The burning of gasoline and diesel fuel releases carbon dioxide (CO2) into the atmosphere and contributes to climate change, but these emissions can be reduced by improving your car’s fuel efficiency. You can take the following actions to reduce your greenhouse gas emissions, reduce the nation's dependence on foreign oil, make the air cleaner and save money. For more information, there are also a number of transportation tools available to estimate emissions from transportation and the amount of greenhouse gas emissions that can be reduced through specific activities.
1. Buy smart
Before buying a new or used vehicle (or even before renting a vehicle), check out EPA's Green Vehicle Guide and the jointly-run EPA/DOE Fuel Economy Guide. These resources provide information about the emissions and fuel economy performance of different vehicles. The Green Vehicle Guide provides detailed information on emissions (including Air Pollution and Greenhouse Gas scores for each model) and the Fuel Economy Guide focuses on fuel efficiency (including side-by-side fuel economy comparisons and a customized fuel cost calculator). These Web sites are designed to help you choose the cleanest, most fuel-efficient vehicle that meets your needs. There are a wide range of cleaner, more fuel-efficient vehicles available on the market today that produce fewer greenhouse gas emissions.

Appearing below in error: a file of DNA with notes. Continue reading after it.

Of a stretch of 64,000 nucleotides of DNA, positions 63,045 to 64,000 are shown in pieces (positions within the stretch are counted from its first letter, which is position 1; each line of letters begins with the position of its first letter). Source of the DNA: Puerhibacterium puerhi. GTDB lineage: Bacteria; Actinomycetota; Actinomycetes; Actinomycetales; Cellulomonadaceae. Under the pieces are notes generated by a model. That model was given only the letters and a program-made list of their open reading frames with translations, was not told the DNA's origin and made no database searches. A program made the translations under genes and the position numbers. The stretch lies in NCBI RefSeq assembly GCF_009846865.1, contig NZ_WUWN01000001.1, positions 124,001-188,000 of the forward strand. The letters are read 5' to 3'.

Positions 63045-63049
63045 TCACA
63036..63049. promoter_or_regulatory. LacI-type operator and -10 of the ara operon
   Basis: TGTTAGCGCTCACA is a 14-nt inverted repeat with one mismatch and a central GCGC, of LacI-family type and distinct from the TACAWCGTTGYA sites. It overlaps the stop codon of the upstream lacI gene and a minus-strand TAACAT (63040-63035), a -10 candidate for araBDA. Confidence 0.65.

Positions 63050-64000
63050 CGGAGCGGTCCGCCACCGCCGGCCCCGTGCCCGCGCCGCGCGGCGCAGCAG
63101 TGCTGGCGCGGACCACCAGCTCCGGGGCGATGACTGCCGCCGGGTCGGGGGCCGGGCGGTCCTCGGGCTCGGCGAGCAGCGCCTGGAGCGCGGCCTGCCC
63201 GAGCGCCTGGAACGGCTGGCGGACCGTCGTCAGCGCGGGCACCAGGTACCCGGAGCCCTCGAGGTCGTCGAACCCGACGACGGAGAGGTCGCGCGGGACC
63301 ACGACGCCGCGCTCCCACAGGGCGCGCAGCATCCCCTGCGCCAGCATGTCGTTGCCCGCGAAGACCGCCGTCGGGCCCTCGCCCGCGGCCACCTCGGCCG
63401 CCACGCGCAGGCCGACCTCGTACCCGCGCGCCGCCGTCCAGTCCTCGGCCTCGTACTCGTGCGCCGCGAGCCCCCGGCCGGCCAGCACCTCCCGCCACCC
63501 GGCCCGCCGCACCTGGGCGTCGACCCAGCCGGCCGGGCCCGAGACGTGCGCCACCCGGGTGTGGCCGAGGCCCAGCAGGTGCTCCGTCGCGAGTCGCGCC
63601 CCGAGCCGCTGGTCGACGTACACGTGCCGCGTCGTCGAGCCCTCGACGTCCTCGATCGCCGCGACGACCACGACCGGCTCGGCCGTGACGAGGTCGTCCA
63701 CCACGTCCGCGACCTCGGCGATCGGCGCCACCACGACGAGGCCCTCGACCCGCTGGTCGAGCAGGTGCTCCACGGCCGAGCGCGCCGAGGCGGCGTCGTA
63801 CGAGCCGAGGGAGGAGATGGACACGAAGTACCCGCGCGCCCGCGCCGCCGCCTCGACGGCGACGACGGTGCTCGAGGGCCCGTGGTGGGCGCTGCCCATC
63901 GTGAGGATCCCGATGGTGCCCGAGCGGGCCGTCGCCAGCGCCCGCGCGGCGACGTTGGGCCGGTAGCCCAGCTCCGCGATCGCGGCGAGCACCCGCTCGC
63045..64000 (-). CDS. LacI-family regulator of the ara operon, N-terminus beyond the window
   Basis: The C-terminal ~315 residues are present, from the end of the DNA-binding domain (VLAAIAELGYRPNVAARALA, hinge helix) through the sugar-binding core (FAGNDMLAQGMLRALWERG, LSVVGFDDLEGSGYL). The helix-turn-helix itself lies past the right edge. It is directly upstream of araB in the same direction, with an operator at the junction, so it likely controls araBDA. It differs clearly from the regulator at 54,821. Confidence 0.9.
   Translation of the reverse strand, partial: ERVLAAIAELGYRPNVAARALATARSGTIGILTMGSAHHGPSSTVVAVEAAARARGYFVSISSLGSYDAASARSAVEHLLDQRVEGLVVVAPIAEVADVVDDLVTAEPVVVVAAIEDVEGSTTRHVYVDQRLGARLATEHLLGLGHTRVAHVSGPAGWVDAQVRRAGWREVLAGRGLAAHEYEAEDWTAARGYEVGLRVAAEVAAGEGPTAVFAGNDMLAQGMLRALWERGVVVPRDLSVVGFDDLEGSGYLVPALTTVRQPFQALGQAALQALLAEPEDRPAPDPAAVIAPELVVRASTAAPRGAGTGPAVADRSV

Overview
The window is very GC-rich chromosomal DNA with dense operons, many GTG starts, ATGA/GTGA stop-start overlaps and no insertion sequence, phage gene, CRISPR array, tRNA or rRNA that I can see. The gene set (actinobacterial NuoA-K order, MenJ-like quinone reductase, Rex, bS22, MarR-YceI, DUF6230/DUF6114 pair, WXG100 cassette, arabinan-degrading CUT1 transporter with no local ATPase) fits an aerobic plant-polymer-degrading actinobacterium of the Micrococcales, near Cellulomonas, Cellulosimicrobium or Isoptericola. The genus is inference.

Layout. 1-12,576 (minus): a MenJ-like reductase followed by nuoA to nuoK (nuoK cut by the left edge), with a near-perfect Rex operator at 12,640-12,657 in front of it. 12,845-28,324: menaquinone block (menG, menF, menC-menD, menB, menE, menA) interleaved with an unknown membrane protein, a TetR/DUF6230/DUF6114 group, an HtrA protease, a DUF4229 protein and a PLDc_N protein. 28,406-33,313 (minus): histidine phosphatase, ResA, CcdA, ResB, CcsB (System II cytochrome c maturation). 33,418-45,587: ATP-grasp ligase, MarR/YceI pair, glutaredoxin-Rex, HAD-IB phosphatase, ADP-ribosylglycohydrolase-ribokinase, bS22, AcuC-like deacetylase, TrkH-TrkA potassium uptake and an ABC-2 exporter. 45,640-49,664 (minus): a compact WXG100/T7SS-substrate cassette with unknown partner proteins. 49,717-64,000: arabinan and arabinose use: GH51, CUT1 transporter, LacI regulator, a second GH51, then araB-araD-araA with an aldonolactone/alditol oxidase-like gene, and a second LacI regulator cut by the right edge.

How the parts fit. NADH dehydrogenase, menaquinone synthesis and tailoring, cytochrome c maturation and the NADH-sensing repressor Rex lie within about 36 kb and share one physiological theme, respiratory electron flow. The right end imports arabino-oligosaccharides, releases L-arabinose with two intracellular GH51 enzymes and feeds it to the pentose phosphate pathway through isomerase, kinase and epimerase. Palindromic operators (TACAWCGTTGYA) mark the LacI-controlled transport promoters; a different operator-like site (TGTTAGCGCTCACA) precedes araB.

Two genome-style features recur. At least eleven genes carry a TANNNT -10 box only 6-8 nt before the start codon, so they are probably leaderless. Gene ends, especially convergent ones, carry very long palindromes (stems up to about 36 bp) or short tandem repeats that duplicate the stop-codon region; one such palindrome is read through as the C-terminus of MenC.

2. Drive smart
Many factors affect the fuel economy of your car. To improve fuel economy and reduce greenhouse gas emissions, go easy on the brakes and gas pedal, avoid hard accelerations, reduce time spent idling and unload unnecessary items in your trunk to reduce weight. If you have a removable roof rack and you are not using it, take it off to improve your fuel economy by as much as 5 percent. Use overdrive and cruise control on your car if you have those features. For more tips to improve your gas mileage, visit the Fuel Economy Guide.
3. Tune your ride